Flavor of the Month / Science & Food

Capsaicin

Guest post by Earlene Mulyawan

Whether it is adding chili flakes to top off your pizza, Tabasco to your omelet, chili oil to your ramen, there’s no doubt adding these condiments can add flavor intensity to all our dishes. Interestingly, the burning sensation is actually not a taste, since the sensation does not arise from taste buds. Capsaicin stimulates nerves that respond only to mild increases in temperature, the ones that give the sensation of moderate warmth [1]. Capsaicin sends two messages to the brain – intense stimulus and warmth. The burning sensation you feel when eating spicy food is due to the combination of these two messages.

What is the science behind all this magic? The answer to that is a supernatural compound capsaicin (or 8-methyl-N-vanillyl-6-nonenamide). Capsaicin is a common pungent molecule. It is found in capsicum fruits that are used in a variety of cuisines.

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Figure 1: Chemical structure of capsaicin. Photo Credit: Essential Oil

Pure capsaicin is colorless, odorless, and crystalline-to-waxy solid at room temperature. The Scoville Heat Scale for pure capsaicin is about 16,000,000 SHU (Scoville Heat Units). SHU is a measurement of pungency. Ghost pepper is approximately 1,000,000 SHU; cayenne is approximately 40,000 SHU. Capsaicin is a hydrophobic molecule, meaning that it preferentially partitions into fatty environments. When consumed, capsaicin binds with pain receptors in the mouth and throat, which are normally responsible for sensing heat [2]. The taste buds on our tongue contain taste receptors. Taste buds sense tastants (taste molecules) and send the information from the tastants to the brain, where the molecule is processed as a certain taste. There are five main tastes: bitter, salty, sweet, sour and umami (savory) [3]. “Spicy” or “hot” is not sensed by our taste buds; instead, they are sensed by pain receptors, which are also found in the tongue. These receptors send pain signals via our nerve fibers to the brain, where it is perceived as a sensation of pain and heat.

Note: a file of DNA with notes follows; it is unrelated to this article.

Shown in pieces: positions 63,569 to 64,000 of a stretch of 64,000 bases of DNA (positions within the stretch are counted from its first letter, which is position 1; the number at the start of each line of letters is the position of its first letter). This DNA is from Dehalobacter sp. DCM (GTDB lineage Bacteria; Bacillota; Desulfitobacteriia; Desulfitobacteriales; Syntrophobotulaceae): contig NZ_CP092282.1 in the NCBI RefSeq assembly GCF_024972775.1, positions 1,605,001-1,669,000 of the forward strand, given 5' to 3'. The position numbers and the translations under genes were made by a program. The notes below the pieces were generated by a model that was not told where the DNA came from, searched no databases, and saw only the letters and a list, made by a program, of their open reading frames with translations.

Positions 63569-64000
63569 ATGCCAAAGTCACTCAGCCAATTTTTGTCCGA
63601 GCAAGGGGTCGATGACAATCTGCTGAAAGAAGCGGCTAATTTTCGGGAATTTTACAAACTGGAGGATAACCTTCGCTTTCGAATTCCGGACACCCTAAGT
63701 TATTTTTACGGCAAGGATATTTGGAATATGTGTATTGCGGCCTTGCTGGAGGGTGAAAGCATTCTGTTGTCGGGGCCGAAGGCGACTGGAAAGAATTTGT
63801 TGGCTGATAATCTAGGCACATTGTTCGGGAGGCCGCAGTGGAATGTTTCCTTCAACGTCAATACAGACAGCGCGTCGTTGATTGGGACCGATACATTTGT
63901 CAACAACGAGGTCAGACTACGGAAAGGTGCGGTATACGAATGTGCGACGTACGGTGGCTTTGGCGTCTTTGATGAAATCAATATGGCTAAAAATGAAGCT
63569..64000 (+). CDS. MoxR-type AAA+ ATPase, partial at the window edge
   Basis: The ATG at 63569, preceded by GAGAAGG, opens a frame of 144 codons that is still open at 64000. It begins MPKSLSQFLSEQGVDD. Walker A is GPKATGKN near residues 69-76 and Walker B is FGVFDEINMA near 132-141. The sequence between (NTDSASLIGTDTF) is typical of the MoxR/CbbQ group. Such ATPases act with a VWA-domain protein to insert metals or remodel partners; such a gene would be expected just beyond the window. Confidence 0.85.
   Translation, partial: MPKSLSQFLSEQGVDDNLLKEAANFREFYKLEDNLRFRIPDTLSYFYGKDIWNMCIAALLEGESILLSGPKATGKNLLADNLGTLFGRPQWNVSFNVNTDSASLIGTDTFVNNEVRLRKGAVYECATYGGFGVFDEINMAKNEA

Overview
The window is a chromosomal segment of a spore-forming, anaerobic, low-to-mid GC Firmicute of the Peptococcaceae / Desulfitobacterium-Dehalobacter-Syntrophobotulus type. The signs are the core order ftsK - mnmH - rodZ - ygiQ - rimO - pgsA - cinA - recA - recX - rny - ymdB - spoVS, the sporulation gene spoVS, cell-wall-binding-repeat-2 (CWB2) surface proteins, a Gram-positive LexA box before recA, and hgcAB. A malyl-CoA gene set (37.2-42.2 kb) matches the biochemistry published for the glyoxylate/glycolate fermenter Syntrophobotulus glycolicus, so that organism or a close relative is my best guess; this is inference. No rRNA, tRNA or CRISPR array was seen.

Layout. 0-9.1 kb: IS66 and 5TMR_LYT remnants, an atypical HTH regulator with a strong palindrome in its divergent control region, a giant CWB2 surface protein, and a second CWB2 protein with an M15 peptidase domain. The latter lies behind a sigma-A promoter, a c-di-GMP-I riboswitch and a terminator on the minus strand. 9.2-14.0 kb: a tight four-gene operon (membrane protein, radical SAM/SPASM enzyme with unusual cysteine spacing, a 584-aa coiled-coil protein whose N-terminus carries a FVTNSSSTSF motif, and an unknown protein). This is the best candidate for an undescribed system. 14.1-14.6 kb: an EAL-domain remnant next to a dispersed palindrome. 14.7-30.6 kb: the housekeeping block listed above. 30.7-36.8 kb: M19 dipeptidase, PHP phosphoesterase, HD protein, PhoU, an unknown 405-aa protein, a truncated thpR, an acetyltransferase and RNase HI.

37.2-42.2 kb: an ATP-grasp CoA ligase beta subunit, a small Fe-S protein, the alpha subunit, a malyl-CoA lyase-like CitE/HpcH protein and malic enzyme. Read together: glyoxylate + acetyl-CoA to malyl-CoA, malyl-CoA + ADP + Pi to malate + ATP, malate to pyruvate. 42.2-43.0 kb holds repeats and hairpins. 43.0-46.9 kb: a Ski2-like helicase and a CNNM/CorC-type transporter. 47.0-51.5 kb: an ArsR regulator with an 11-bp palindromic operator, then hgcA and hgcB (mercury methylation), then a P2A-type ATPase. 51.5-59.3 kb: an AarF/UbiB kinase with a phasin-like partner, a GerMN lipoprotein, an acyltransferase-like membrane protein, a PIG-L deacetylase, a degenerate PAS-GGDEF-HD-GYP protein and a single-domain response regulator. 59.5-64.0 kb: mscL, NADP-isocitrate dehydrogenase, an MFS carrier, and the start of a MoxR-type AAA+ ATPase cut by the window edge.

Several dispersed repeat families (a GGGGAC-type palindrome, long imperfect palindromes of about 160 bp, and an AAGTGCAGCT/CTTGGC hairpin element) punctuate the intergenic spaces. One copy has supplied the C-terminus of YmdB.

But how does capsaicin give us the sensation of “tongue on fire”? Capsaicin is the active component of chili peppers that produces a burning sensation in any tissue it comes in contact with. How does this signal get conveyed? There are three classes of nerve fiber in our central and peripheral nervous system – the ‘C’ type of nerve fiber are the ones that are stimulated by capsaicin – specifically the molecule binds to the vanilloid receptors (VR-1, TRPV1) on the nerve endings of the C-fibers. These receptors are ligand-gated ion channels that are closed in the absence of capsaicin. When they are stimulated by capsaicin, they open and allow an influx of sodium and calcium ions, which initiate an action potential across the fibers. This action potential is what allows us to feel the burn. Normally, physical heat stimulates these receptors. However, capsaicin can also interact with these receptors and activate proteins that cause the same signal to be transmitted to the brain into thinking that it is being burned.